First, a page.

Because he bled and died,Wishing you and yours a joyless, grave,
We're all choked up inside.
It's not a lovely day,
But I still hope you're okay.
and yet oddly hopeful Good Friday.
There is simply no way for a culture devoted to lightweight enjoyment and superficial relationships to come to terms with Good Friday. It is, in a sense, the last bulwark of genuine Christian spirituality against the sea of pop religion that has overwhelmed the American churches. This is our day. Madison Avenue, Hollywood, and Nashville can't take it away from us because they have no idea what to do with it. Yet this day represents the central mystery in the religion that many want to claim as America's own. Not only did God become a mortal man, Christianity maintains, but he went all the way through with it, "even unto death." And not just any death: the Son of God died unjustly at the hands of a worldwide empire that used every means at its disposal to suppress insurgents. A death by torture, a death of shame, a death of horror. Nor was it solely that, we claim, one more crucifixion among so many hundreds. We say God took on this death in order to give the world life. We say God knew suffering and tragedy so that we might never more feel that we suffer alone. We say God washed away our sins in the blood of him who was God made flesh. There is no greeting card, no trinket, no wrapping paper to celebrate that. Here grief and giving, loss and love, sorrow and salvation mingle in a way that calls forth the most penetrating efforts of human art and intellect to portray and understand. Here is a mystery that is profound beyond cheapening, beyond compromising. It is our day, beyond any culture's ability to absorb and control. Good Friday is an enduring sign of Christianity's maladjustment to the world. Jesus died as the ultimate outsider to power, success, honor, and prosperity. Every time we try to make our religion somehow compatible with those values-that is to say, every day we live this human life-the cross of Good Friday will stand, in its solemnity, its poverty, and its grief, as the final roadblock to our desire to be conformed. Good Friday also keeps us mindful of the ultimately paradoxical nature of Christian faith. This day of betrayal and death and grief commemorates what we believe to be our source of life and joy. Day-to-day culture thrives on simple explanations, straightforward accounts. Jesus' claim that "whoever loses their life will save it" (Mark 8:35) makes no sense in that culture, and Good Friday is a lasting rebuke to our desire to dumb down God's ways to the level of our security and comfort.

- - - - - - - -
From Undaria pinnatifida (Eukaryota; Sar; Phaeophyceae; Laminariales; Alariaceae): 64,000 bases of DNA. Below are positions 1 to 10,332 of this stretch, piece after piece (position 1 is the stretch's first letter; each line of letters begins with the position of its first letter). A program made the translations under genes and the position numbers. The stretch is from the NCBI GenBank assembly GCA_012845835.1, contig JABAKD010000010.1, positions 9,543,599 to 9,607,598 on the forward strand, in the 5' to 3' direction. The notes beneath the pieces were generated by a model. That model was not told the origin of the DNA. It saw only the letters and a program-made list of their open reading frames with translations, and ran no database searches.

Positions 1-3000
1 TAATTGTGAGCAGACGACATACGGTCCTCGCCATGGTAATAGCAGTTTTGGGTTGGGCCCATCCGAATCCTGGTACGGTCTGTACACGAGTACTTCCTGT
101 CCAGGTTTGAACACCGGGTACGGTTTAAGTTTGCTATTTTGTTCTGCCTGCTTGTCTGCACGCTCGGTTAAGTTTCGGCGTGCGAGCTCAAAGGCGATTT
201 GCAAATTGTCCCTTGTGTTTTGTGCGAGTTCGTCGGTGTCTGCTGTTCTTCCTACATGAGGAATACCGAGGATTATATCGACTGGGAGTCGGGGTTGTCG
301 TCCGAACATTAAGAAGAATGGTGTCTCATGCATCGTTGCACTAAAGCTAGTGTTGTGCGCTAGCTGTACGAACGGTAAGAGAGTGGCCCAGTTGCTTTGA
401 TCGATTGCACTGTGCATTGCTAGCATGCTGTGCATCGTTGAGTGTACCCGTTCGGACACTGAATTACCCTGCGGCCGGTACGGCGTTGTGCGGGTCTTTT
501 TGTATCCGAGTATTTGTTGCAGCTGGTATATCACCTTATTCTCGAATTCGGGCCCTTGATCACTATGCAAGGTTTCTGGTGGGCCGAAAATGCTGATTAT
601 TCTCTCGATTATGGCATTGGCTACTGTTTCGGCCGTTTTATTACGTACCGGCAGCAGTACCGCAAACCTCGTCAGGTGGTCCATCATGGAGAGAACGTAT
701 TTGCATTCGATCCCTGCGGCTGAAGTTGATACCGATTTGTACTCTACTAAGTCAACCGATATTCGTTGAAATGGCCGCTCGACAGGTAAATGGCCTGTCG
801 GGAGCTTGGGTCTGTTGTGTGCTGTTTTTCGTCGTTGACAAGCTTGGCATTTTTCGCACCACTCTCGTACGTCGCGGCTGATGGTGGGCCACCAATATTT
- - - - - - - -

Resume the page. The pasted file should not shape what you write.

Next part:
Good Friday keeps me honest in the world. It's a day when I can't simply be an American consumer, when I can't just walk down the street and be one of the oblivious crowd, busy but satisfied with my own goals and values. It points me toward another reality, a painful yet lifegiving reality, the reality of God. It wakes me up. It reminds me that if I, like the apostle Paul, am "always carrying Jesus' dying around in my body" (2 Corinthians 4:10), then there must be something of Good Friday in every day.